The Centers for Disease Control (CDC) yesterday called on parents of children under the age of one or of those who have yet to receive immunization against measles with the measles, mumps, rubella (MMR) vaccine to avoid taking them to epidemic areas, after three cases of unvaccinated children who caught the disease while travelling in China were confirmed.
As of Thursday, the CDC said that four imported cases of measles had been confirmed, of which three were from China and one was from South Korea. The three cases from China all involved children under the age of one, who have yet to reach the minimum age to start receiving the MMR vaccination.
One of the cases, confirmed by the center on May 1, involved a 10-month-old girl who traveled to China with her mother in February and developed measles-like symptoms, such as a fever, cough, runny nose and rash while in China and later displayed a lack of appetite and energy after returning to Taiwan.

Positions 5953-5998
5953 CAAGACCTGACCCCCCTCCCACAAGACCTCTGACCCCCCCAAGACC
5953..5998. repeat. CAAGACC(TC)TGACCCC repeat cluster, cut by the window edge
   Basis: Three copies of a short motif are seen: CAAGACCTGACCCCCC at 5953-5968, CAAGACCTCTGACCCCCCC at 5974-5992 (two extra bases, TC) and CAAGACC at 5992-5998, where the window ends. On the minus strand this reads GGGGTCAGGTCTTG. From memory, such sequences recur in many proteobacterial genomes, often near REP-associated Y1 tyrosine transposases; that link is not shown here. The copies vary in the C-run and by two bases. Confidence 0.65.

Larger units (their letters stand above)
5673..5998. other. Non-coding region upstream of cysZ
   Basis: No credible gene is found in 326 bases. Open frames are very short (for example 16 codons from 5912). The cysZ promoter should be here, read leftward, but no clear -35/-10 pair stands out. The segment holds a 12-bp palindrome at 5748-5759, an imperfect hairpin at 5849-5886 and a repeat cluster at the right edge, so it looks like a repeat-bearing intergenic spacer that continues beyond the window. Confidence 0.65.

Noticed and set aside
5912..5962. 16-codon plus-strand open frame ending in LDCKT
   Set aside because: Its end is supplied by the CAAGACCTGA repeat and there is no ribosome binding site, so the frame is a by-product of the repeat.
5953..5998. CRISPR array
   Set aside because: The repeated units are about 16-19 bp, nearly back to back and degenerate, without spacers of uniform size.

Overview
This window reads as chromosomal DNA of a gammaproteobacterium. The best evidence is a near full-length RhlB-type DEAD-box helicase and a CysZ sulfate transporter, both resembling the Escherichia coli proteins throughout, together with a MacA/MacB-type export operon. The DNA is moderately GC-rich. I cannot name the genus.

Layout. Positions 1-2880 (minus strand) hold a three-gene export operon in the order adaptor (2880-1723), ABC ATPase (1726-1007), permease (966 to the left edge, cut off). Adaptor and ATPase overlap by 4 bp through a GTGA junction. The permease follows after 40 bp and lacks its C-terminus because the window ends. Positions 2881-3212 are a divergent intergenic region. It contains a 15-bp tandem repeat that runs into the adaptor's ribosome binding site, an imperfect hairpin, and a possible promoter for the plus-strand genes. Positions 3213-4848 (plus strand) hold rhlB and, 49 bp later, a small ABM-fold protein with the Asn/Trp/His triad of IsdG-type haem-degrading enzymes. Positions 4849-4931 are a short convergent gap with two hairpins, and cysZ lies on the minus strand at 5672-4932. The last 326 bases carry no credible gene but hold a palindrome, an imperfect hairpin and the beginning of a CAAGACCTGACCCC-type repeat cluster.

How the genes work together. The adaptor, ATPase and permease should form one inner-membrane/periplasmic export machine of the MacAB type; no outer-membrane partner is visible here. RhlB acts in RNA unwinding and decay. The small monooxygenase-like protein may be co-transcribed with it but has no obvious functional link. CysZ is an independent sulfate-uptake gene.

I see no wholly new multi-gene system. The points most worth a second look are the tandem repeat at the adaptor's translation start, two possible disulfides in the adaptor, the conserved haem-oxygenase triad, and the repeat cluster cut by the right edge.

Since the girl was still contagious when she flew home, the CDC has traced and monitored nine close contacts on the plane and 80 from the hospital she visited, but none of them are suspected of being infected, the center reported.
Measles is highly contagious and can be spread to others four days before and after a rash appears, the CDC said, adding that the MMR vaccine is so far considered the most effective prevention measure against the disease.
The CDC also cautioned parents of children younger than 12 months or having only partially completed the MMR vaccination schedule against bringing the children to regions affected by outbreaks of measles, such as China, South East Asia and Europe.